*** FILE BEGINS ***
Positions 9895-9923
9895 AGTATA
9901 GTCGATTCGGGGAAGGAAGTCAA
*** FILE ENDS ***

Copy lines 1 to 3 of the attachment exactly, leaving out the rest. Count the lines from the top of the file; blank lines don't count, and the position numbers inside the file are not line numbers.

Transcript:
Positions 9895-9923
9895 AGTATA
9901 GTCGATTCGGGGAAGGAAGTCAA